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A mural in San Juan Comalapa, Guatemala.

A mural in San Juan Comalapa, Guatemala, shows how running water once only existed in villagers' minds. A U students group is making that dream a reality.

Generosity builds generosity

Humanitarian work of student group inspires alum to make a gift

By Kermit Pattison

From M, summer 2006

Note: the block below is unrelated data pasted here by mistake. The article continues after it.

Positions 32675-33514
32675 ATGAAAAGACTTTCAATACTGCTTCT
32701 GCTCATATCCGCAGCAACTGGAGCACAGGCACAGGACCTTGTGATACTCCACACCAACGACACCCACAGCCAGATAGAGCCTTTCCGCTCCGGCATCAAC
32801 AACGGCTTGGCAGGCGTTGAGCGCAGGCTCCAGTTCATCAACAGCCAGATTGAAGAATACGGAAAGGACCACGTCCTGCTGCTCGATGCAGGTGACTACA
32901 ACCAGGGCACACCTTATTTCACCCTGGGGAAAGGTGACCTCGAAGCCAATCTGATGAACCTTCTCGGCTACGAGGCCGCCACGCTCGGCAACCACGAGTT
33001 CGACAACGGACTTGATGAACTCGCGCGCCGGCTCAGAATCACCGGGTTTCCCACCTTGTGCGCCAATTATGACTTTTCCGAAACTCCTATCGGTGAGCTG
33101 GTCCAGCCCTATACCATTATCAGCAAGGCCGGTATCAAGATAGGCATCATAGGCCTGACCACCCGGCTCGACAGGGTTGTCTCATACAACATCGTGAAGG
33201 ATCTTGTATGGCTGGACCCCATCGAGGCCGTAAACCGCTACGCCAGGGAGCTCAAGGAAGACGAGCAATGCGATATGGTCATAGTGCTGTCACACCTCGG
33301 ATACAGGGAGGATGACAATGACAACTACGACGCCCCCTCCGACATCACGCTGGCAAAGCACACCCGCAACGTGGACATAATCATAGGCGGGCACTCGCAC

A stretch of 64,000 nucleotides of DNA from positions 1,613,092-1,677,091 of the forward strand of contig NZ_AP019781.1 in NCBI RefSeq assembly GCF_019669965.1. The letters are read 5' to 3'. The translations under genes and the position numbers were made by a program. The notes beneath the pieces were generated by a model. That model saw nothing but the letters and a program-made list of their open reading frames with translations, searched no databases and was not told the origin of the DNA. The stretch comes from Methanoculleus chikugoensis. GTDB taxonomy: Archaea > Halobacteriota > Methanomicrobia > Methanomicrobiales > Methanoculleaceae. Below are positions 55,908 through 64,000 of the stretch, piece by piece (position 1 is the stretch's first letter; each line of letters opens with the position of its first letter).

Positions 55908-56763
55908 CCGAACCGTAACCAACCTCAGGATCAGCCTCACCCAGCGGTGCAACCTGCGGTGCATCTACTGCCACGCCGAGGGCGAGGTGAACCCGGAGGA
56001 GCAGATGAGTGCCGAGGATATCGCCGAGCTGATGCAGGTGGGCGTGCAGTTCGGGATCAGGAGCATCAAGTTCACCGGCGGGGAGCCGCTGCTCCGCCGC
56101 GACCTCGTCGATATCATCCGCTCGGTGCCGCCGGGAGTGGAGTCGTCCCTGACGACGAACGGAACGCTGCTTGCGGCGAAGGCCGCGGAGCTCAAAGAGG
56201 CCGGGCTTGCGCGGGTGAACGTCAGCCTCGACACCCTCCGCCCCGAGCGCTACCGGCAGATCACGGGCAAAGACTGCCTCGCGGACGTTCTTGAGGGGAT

Rhonda Pierce is a civil engineer who believes in building those proverbial bridges. Pierce, president of the consulting firm Pierce Pini & Associates in Blaine, had done pro bono projects involving a local school and churches. But she hadn't heard much about engineers volunteering abroad until she read about an organization at the University of Minnesota called Engineers Without Borders. Pierce picked up the phone and gave them $1,000. "It just intrigued me," says Pierce, a 1993 graduate of the Institute of Technology. "It was the sort of group that I would have loved to have been involved with as a student." Her gift will yield big returns. Engineers Without Borders is a nonprofit humanitarian organization that draws on the expertise of student and professional volunteers to build sustainable infrastructure such as water purification, irrigation, and solar energy systems in the developing world. Pierce's donation will help the U's chapter--the first in Minnesota--as it builds a new water system for an ecological park in the highlands of Guatemala. Engineers Without Borders has 103 university chapters and 35 professional chapters in the United States, with active projects in 40 countries. Its work parallels an initiative of the University's Transforming the U strategic plan: civic engagement. The group emphasizes ingenuity to build projects adaptable to local conditions using local materials and labor. "If you bring in any advanced technology, most of the time they're not going to be able to fix it if it breaks," says David Gasperino, a chemical engineering grad student and president of the local chapter. "So you assess how you can fix their problem with a sustainable solution." Community involvement is a key facet of any project. "We work toward getting them to have a stake in what we're building," says Gasperino. "That has proven to be far more successful than just showing up and dumping money." The University chapter has about 10 active members who pay for part of travel expenses out of their own pocket, says Gasperino. Past projects include a school dormitory in Thailand and water filtration systems at Grand Portage Reservation in northern Minnesota. The current project in Guatemala will replace an outdated diesel pump system in a rural indigenous community. Gasperino says the chapter has raised about $2,200 thus far toward its goal of $15,000 for the project. Pierce's gift brings them a step closer. She believes that such efforts benefit both the local community and the students, who see there's a wider world that can benefit from their expertise. "I think it's important that all people give," says Pierce. "Engineers specifically have knowledge and education that can truly benefit people as those people live their lives, work, and play."